UK Active this week published a news report detailing that university students who engage in physical activity experience improved mental health and feel they are more employable and perform better. Physically active children were monitored and they experience a 16% improvement in productivity against inactive children. So the stats all point to better physical health aiding better mental health and clear cut improvement in academic results.

Movement motor function and executive function are located in the same part of the brain
Not surprising really when you consider that the same part of the brain which manages movement also manages executive function and learning. There has been a bidirectional study in adults which shows a robust connection between activity and improved executive function.


In longitudinal multilevel models low levels of physical activity led to subsequent declines in executive function.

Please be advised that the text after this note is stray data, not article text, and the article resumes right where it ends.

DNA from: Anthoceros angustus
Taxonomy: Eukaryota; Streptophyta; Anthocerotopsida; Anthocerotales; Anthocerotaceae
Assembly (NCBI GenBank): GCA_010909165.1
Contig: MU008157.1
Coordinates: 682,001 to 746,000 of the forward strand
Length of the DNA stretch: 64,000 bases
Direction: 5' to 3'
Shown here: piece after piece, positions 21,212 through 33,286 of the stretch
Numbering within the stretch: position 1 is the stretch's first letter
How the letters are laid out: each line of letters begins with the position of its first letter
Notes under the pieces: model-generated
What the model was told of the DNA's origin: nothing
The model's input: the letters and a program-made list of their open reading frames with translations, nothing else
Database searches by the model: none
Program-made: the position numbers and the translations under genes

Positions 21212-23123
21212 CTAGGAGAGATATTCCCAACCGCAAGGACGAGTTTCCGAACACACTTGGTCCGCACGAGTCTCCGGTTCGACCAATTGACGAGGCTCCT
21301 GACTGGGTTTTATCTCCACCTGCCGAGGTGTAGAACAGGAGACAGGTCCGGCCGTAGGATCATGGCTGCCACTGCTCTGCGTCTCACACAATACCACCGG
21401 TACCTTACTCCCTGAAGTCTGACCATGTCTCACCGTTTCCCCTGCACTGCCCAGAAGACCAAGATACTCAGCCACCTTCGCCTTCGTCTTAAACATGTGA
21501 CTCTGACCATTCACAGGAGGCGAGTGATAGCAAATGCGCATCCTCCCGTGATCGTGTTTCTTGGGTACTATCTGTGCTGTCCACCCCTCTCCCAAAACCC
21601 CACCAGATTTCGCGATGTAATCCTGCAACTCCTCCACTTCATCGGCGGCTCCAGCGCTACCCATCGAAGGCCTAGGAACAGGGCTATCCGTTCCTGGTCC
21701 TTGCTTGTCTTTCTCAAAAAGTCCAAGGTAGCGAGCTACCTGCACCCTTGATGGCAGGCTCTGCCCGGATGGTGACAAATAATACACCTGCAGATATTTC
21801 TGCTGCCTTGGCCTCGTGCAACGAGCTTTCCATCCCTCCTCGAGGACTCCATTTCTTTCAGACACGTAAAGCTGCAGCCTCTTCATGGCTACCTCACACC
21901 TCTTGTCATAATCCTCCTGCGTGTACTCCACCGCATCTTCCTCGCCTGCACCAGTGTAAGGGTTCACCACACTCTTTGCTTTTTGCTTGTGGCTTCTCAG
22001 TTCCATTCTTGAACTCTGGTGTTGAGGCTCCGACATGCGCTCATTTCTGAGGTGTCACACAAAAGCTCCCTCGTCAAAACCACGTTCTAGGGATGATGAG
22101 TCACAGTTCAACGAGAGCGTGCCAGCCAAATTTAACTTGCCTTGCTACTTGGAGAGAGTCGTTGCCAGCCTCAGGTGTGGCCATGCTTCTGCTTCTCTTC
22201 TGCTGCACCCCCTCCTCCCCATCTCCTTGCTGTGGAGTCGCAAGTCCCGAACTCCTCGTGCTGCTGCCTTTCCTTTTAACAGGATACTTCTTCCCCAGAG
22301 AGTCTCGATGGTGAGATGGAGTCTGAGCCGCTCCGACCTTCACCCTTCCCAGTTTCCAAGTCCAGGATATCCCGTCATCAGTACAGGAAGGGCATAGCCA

Now let put this in basic English;

  • Adults who are active demonstrate sharper thinking. When you stop moving your thought processes slow down.
  • University students who exercise believe they are more employable, happier and perform better.
  • Children at school level are less productive and becoming depressed due to an increase in screen time and decrease in exercise and outdoor time.

Schools can combat the tide of sedentary culture in their classrooms and give their students an edge by building physical literacy into the classroom and integrating standing desks to normalise movement for our young people. Other standing schools are reaping the benefit of students with flexible seating. Their pupils are proven to participate more and become more productive in the process.


Physically literate children become active adults, perhaps the more active ones will get those 5 years back from their expected lifespans and retain their sharp thinking. This writer believes it’s our duty of care to help them achieve this.

Do you want to trial student standing desks in your classrooms? Click here

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Sharp Rise in Obesity Related Cancers in Younger People